Saturday 25 October 2008

Miller's Crossing [1990]

The Coen Broth
ers revel in the genre of crime movies. But Miller’s Crossing was their most formal gangster movie; prohibition, Mafiosi,bootleggers, Tommy guns, impeccably dressed gangsters and henchmen – that’s quintessential gangster cinema for you. Gabriel Byrne stars as an intelligent right-hand man of a volatile Irish gang leader, who upon being thrown out, plays his former boss against an equally volatile (and brilliantly enacted) Italian gangster in a manner reminiscent of the Kurosawa masterpiece Yojimbo. Throw in a dangerously cunning bookmaker (John Turturro), and a troubled lady capable of igniting the sparks, and what you get is a rounded story with enough angles, allusions and evocative character plays to engage the discerning viewers. Shorn completely of the dark humour or quirky iconoclasm generally associated with the Coens’ movies, Miller’s Crossing is a heartfelt homage to one of America’s greatest film genres. Filmed mostly using brown filters to present a somber world of crime and retribution, and aided by a well-etched narrative with some well-devised plot developments, this is a finely executed movie where, what in lesser hands might have appeared clichéd or dated, work very well.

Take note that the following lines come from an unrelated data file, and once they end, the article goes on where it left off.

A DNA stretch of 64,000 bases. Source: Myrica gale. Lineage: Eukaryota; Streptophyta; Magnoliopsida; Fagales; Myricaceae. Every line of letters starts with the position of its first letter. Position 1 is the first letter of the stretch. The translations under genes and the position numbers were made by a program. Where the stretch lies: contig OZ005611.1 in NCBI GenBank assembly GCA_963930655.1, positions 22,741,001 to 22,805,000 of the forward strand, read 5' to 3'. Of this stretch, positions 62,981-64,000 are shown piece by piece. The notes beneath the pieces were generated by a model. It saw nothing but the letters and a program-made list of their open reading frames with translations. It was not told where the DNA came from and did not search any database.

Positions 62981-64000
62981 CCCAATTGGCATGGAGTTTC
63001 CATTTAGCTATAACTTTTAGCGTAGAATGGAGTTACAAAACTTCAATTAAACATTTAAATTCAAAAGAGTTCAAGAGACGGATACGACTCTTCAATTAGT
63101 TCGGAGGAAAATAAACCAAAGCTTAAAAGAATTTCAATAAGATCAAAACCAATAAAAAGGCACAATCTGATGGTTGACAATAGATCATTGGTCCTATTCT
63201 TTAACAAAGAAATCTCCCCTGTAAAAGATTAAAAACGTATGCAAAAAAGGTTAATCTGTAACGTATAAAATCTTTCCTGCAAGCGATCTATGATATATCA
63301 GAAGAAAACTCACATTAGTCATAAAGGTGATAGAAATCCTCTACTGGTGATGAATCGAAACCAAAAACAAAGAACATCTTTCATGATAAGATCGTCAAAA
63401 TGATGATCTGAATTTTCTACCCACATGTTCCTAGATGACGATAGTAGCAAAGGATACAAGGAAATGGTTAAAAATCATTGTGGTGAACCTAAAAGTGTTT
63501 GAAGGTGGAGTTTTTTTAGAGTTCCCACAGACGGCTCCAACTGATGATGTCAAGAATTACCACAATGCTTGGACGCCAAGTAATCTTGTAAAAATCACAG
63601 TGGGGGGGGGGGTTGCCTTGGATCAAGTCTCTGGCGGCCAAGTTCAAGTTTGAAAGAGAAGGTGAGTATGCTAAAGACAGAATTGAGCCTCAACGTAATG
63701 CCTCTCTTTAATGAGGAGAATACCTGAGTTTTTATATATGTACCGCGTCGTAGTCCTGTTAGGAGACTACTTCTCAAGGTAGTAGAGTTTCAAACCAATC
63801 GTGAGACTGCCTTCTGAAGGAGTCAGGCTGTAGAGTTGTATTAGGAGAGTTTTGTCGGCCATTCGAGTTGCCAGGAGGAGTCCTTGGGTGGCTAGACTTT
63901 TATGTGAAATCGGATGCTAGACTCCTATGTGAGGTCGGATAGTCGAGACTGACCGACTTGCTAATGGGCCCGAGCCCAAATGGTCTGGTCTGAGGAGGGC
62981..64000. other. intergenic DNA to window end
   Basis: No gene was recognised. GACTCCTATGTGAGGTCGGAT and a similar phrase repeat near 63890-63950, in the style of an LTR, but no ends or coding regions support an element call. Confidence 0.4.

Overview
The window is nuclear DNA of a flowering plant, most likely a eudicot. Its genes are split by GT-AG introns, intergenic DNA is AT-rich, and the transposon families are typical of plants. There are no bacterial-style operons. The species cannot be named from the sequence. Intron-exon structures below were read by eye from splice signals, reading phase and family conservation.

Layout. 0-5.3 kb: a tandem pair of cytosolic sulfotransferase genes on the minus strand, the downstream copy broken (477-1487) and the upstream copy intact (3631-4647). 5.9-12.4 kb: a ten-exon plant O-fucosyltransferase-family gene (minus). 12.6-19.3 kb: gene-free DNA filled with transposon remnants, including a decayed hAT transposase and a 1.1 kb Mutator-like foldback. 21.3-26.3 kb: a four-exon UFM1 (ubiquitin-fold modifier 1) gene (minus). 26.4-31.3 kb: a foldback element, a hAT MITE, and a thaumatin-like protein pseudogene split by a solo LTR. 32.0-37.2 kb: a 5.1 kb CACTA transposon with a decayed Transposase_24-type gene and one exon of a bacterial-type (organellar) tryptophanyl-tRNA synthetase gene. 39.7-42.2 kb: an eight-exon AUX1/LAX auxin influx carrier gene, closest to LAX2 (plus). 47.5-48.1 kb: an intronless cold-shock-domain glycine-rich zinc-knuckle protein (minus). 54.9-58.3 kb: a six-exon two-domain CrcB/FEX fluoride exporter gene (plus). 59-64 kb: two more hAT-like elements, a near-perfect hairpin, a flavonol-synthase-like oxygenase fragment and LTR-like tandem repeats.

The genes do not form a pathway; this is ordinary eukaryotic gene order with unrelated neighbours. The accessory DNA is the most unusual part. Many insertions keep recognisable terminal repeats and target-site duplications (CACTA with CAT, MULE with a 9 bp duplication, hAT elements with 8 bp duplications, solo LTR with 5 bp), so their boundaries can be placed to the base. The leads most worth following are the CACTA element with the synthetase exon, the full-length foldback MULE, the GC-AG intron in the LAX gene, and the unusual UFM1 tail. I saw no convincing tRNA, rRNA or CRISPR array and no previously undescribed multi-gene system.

Director: Ethan & Joel Coen
Genre: Drama/Gangster Drama/Crime Drama
Language: English
Country: US

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